Traction is a major problem in the early part of any run, indeed the 400mph barrier would have been easily broken on the really fast run but for problems in the first two miles getting up to speed. Any traction control system I wondered? “No only my foot,” countered Mike.

The engine is contained in a unique chassis, created for Nish Motorsports by Tim McNees of McNees Enterprises, based in Salt Lake City. Tim has a long history in building up race cars in everything from NASCAR to Sprint and Oval cars. Mike says “Tim is a fantastic fabricator and craftsman, and we were fortunate to get him to do the chassis for our new streamliner.

The rearend of the streamliner is one piece of Billet Aluminum, built specially for the team by Don Ferguson

The suspension is designed and built in house with both front and rear having a coil over shocks and anti-roll bars arrangement. The Bogart Racing Wheels have Mickey Thompson Landspeed Tires.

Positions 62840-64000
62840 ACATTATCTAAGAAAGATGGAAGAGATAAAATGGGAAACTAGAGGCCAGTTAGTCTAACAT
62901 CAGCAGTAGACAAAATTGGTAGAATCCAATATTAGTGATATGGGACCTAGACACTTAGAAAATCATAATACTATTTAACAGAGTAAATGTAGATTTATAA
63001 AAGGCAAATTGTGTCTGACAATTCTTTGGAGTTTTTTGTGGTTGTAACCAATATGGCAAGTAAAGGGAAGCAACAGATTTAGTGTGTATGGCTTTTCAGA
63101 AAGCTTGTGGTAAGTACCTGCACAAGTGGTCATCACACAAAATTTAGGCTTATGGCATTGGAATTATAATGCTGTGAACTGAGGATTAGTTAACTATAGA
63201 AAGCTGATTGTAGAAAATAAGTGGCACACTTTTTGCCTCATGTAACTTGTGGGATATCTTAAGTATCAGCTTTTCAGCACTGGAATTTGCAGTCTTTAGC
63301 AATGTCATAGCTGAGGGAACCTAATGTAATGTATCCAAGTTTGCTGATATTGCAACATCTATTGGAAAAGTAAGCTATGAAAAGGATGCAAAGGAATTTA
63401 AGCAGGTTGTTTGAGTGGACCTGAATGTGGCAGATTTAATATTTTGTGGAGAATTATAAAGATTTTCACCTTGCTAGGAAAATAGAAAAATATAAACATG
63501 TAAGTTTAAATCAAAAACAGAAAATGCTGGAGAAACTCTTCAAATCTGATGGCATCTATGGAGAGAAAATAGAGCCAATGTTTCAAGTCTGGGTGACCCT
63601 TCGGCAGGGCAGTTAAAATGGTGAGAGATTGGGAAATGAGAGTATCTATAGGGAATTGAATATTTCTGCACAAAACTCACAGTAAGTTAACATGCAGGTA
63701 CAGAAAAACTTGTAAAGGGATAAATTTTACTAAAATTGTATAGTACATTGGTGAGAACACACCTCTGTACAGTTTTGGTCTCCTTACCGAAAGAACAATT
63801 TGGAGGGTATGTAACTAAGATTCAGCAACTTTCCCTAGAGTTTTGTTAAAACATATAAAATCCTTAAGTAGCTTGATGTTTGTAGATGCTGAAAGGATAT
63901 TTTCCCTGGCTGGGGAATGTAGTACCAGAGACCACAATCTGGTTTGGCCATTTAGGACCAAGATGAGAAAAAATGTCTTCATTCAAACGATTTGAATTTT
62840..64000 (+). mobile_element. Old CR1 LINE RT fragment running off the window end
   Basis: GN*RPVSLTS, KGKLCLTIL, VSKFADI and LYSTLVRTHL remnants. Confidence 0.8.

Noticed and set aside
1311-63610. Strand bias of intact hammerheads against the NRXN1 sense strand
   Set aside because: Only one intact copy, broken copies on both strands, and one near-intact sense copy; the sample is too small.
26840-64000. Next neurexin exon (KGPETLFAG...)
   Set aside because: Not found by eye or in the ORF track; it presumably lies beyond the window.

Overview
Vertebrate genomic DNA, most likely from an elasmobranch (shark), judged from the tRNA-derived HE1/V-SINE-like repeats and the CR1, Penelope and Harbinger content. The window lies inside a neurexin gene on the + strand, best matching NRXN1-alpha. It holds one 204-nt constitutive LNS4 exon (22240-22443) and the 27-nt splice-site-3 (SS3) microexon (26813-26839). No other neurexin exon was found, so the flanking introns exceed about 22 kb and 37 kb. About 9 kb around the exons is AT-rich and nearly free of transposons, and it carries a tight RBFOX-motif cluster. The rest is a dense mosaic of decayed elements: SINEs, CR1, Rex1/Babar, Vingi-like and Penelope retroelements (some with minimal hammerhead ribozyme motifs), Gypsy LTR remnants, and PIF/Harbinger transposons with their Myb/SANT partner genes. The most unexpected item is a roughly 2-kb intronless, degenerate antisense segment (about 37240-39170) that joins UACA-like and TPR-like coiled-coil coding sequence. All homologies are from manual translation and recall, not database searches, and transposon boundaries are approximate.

All of which leaves us with the last element in the composition of the streamliner, the bodywork. This was developed and built by Autobody Express a Utah based company run by Jim and BJ Burkdoll.  They used their years of experience especially with the Vesco Streamliners to arrive at the shape for the Royal Purple #998 Streamliner.

The project was started in 2000 and the original intention was to consider having two engines to power the streamliner but in the end space constraints meant that the team had to settle for one. The whole car took around 18 months to complete rather than the usual timescale of 8 to 10 years. This shows the amount of effort expended by Terry Nish, Cecil McCray and their whole crew.

In 2007 the Royal Purple #998 Streamliner took home the Hot Rod Trophy for fastest time at the Bonneville Speedweek, 380.046mph The original small block Chevvy engine was replaced for 2009 as the FIA record became the target for the team, their “Holy Grail”.

At the Speedweek there were also some clearly defined objectives, the first to beat their own bench mark and on Wednesday 12th August 2009, their second run achieved just that, with a speed of 385.262mph timed at the measured mile and even more importantly an exit speed of 394.537mph. This also ticked another box on the team’s wish list, to know that the engine can get to around 400mph at the 5 mile point.

MIke Nish summed up the current situation “425mph is our ultimate goal and we are getting a little closer every time we run.”